Joseph Nye studied the main causes of the present US decline. He coined the importance of soft power: "soft power is the ability to attract people to our side without coercion. Legitimacy is central to soft power." He "redesigned" the famous Machiavelli motto - that it was safer to be feared than to be loved -, pointing out that "today, in the global information age, it is better to be both". Nye said: "It matters a lot whether the big kid on the block is seen as a bully or as friend."

His forthcoming book develops the concept of smart power - it is neither hard no soft; it is the skillful combination of both. It means an integrated global strategy, including soft power resources outside of government in the private sector and civil society. "It is an approach that underscores the necessity of a strong military, but also invests heavily in alliances, partnerships, and institutions at all levels."

Nye referred also the historical experience of former British superpower in the beginning of its declining period in the 19th century: "What it did was provide a series of international public goods, and that essentially made British power more acceptable."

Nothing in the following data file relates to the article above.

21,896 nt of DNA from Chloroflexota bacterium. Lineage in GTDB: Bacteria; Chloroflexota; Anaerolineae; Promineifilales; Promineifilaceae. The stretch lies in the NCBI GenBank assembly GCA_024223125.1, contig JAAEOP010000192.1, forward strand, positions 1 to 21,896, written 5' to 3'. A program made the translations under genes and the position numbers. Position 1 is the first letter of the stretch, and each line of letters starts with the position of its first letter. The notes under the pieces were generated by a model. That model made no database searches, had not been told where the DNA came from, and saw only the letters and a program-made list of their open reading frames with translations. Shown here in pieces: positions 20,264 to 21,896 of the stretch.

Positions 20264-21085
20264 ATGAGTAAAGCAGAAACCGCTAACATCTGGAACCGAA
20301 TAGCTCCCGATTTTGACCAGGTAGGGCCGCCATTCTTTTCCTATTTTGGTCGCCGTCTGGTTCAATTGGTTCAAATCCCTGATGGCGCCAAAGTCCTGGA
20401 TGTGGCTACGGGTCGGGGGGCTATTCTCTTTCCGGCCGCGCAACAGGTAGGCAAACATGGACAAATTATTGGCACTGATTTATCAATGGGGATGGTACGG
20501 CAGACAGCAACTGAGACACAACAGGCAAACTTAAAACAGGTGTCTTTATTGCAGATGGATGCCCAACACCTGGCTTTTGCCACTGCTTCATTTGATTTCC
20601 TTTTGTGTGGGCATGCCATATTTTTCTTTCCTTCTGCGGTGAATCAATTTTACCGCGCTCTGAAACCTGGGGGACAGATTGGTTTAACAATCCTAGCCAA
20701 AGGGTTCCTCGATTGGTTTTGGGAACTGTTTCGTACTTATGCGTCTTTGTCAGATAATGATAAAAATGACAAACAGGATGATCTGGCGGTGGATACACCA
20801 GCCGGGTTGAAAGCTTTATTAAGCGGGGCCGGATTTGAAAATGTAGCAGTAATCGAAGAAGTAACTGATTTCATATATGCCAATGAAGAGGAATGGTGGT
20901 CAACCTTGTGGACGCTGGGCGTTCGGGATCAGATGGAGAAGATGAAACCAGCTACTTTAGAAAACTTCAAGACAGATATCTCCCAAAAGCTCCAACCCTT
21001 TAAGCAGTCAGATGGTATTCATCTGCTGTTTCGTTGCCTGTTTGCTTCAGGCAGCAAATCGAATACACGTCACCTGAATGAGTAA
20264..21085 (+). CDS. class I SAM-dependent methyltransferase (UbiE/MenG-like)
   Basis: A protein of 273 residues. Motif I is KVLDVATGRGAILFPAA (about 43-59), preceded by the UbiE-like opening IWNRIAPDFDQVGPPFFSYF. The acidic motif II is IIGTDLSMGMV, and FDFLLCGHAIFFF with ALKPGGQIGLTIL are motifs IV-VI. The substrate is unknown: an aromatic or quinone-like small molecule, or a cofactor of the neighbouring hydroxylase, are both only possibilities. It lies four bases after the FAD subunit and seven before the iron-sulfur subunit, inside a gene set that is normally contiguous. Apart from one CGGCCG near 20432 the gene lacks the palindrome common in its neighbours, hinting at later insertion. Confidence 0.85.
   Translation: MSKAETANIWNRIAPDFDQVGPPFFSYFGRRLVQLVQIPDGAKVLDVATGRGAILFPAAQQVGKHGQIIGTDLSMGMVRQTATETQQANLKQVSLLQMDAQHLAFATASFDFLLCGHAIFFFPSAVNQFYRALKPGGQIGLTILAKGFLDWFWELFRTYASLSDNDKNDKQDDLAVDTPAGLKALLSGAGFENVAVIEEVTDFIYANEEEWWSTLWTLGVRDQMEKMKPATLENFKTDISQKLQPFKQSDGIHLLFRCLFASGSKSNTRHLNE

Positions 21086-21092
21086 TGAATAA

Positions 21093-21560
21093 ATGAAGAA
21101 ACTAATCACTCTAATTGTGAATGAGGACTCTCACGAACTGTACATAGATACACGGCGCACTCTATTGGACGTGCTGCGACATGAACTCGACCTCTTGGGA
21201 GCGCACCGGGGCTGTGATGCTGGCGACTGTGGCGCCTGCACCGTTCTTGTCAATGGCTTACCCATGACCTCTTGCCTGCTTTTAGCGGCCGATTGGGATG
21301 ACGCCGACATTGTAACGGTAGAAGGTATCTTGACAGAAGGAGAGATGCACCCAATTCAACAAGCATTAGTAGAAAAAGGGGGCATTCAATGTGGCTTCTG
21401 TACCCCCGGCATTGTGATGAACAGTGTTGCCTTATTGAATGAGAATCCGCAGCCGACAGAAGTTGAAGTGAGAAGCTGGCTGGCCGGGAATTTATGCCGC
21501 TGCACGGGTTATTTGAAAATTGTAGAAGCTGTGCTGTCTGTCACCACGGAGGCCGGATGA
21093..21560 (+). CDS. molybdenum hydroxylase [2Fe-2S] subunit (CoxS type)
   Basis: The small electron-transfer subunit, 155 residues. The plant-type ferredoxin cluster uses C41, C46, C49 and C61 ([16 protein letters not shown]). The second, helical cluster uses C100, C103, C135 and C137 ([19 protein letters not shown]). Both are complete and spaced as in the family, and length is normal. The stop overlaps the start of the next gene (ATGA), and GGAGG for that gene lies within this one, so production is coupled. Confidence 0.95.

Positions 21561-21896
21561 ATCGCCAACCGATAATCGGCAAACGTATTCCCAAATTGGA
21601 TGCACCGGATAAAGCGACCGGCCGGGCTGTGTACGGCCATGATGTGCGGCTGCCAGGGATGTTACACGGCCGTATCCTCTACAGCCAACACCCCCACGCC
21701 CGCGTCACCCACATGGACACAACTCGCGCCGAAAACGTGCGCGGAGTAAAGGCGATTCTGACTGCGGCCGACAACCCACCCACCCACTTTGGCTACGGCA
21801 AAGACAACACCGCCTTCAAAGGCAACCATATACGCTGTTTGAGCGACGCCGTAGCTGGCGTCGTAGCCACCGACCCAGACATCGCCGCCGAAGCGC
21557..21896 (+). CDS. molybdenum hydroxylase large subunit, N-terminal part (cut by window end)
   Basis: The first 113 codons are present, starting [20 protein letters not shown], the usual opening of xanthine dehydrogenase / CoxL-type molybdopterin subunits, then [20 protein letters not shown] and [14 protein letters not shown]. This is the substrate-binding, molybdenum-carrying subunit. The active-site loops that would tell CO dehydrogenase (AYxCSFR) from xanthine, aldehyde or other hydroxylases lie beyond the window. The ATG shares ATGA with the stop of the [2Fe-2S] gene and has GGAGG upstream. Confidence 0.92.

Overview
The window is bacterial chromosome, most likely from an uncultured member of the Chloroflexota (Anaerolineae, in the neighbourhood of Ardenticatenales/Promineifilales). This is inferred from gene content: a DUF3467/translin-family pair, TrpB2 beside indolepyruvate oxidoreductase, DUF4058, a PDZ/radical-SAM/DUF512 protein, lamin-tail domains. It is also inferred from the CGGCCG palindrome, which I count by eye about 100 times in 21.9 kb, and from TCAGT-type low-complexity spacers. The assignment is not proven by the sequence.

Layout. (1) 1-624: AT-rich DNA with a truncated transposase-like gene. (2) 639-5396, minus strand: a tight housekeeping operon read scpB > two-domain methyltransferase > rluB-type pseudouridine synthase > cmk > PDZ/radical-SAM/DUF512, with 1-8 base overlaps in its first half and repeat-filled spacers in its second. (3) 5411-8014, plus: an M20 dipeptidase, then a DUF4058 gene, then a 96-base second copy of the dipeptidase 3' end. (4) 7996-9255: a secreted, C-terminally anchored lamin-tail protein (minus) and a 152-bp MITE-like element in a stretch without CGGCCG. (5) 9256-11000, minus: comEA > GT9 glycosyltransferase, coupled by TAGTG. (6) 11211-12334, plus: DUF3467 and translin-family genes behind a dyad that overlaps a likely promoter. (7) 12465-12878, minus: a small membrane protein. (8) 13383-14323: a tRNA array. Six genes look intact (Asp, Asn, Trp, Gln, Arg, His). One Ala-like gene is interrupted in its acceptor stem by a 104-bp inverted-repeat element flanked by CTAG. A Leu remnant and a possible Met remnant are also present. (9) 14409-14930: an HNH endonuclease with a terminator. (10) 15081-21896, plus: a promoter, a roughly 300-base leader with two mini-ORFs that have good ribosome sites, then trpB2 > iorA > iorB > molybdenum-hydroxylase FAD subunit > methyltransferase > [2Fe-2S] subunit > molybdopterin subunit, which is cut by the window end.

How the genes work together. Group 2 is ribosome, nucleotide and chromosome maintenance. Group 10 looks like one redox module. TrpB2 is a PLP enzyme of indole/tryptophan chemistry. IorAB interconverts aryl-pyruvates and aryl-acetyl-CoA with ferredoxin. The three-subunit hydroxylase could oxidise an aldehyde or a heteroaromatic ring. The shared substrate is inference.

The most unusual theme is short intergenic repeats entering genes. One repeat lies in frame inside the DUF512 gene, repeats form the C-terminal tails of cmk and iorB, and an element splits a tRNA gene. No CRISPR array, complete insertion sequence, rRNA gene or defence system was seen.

Quotations
"Serious alliance of hostile powers balancing European and American power seems less likely"
"American military power and economic power have not declined, but America's soft power of attraction has declined quite sharply during the past decade"
"May be that no American policy could do much about the current nationalistic cycle in Russia"
"Russia is clearly willing to use its oil and gas reserves as an instrument of hard coercive power, not the soft power of attraction"
"But if the rising power also develops the soft power of attraction, it reduces those fears and the likelihood of balancing. This is what China is doing"

INTERVIEW (December 2007)

1. Do you think the US was loosing real and perceived power in terms of capacity of control over outcomes in the geopolitical arena? Its image, reputation and influence are at all-time lows, even worse than in the Vietnam period, and possibly sinking further? Why?

American military power and economic power have not declined, but America's soft power of attraction has declined quite sharply during the past decade. This is partly the result of excessive unilateralism and partly because of the Iraq War.

2. You refer perceptions of US incompetence. Recently Ambassador Chas Freeman refers to US "amateurish foreign service". What is the cause of this perception?

The perceptions of incompetence were created by the failure to plan and implement the aftermath of the invasion of Iraq, as well as domestic episodes like the Bush Administration fumbling of the response to Hurricane Katrina.